Bombshell (1933)

95 or 97-98 mins | Romantic comedy | 13 October 1933

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HISTORY

In this film, part of the famous "bathing" scene from Red Dust , a 1932 M-G-M picture starring Clark Gable and Jean Harlow (See Entry), is recreated. According to a Jul 1933 HR news item, Lee Tracy asked to be released from this picture because he felt his role was too small in comparison to Harlow's. Norman Krasna is credited in a HR news item for "last minute" writing on Tracy's part. Although HR announced that the Three Stooges--Jerry and Moe Howard and Larry Fine, were to appear in the film with Ted Healy, the comedians were not spotted in the final film. A Jul 1933 FD news item announced Nils Asther as a cast member, but his participation in the final film is doubtful. HR news items and production charts add Willard Mack, an M-G-M director, Martha Sleeper and Etta Moten to the cast. Their participation in the final film has not been confirmed. In mid-Sep 1933, a thirty-five person production unit was sent to Tucson, AZ for one-week's worth of location shooting, according to a HR news item. The film was later retitled Blonde Bombshell ... More Less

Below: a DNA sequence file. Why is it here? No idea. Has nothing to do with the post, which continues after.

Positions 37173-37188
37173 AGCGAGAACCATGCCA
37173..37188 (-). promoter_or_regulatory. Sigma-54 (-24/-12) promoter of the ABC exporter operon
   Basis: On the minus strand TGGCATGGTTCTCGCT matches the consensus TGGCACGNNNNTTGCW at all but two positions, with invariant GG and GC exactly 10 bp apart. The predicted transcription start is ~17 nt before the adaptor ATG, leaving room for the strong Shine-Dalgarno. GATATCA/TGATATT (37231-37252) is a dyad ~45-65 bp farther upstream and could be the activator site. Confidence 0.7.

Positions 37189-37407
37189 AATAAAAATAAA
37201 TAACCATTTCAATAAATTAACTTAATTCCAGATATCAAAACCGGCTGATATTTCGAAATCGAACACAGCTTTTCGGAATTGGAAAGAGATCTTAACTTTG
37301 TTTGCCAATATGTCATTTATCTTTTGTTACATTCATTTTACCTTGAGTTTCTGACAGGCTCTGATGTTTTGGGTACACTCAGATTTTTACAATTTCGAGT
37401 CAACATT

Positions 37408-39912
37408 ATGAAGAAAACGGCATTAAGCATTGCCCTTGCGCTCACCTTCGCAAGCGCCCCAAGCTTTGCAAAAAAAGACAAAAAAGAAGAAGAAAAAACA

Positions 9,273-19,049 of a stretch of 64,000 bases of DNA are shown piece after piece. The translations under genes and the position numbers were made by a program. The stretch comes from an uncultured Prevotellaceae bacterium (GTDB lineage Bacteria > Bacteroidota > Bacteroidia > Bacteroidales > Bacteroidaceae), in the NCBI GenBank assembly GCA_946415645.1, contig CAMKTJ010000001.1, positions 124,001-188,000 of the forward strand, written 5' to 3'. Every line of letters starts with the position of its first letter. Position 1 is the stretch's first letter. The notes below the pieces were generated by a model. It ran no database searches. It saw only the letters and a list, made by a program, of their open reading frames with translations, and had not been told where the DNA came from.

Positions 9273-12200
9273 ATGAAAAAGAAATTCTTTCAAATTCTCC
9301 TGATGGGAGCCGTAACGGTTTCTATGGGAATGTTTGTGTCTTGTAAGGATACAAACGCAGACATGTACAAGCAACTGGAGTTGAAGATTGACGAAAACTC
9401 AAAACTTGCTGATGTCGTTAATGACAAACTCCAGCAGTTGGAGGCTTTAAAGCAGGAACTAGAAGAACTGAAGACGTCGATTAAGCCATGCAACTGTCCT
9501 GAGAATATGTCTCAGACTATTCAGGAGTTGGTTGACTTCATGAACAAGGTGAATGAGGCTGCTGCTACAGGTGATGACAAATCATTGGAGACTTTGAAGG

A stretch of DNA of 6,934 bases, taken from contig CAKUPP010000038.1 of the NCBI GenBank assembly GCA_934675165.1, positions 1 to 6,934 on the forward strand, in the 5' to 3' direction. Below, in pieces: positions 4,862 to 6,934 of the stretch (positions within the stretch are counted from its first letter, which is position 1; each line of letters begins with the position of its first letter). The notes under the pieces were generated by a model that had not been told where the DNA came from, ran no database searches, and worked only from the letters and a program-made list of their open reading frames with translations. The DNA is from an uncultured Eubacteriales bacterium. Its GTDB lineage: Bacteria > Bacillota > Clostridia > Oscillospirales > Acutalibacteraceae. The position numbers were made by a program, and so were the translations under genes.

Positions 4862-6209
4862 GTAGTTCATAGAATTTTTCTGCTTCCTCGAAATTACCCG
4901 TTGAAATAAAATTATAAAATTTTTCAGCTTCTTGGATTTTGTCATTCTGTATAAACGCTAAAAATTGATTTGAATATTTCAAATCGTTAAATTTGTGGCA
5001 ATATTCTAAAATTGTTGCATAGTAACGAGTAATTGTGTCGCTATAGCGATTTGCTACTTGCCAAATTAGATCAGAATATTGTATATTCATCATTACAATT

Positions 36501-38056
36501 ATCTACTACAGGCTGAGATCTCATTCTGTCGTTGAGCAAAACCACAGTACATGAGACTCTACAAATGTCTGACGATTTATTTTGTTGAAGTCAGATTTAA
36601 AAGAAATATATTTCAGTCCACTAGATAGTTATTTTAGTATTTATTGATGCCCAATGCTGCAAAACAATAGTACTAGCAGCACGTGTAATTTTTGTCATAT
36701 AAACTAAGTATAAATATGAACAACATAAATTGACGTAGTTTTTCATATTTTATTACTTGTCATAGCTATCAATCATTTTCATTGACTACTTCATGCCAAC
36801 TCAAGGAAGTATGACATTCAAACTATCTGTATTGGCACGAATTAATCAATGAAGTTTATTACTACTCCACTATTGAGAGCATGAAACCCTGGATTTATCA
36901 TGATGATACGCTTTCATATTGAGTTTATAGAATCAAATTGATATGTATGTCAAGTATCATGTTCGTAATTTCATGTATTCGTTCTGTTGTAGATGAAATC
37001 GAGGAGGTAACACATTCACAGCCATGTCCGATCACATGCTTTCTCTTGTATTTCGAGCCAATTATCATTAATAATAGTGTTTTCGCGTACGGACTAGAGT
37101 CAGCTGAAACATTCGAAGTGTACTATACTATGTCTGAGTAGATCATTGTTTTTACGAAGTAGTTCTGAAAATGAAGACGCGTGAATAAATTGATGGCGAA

In this film, part of the famous "bathing" scene from Red Dust , a 1932 M-G-M picture starring Clark Gable and Jean Harlow (See Entry), is recreated. According to a Jul 1933 HR news item, Lee Tracy asked to be released from this picture because he felt his role was too small in comparison to Harlow's. Norman Krasna is credited in a HR news item for "last minute" writing on Tracy's part. Although HR announced that the Three Stooges--Jerry and Moe Howard and Larry Fine, were to appear in the film with Ted Healy, the comedians were not spotted in the final film. A Jul 1933 FD news item announced Nils Asther as a cast member, but his participation in the final film is doubtful. HR news items and production charts add Willard Mack, an M-G-M director, Martha Sleeper and Etta Moten to the cast. Their participation in the final film has not been confirmed. In mid-Sep 1933, a thirty-five person production unit was sent to Tucson, AZ for one-week's worth of location shooting, according to a HR news item. The film was later retitled Blonde Bombshell . More Less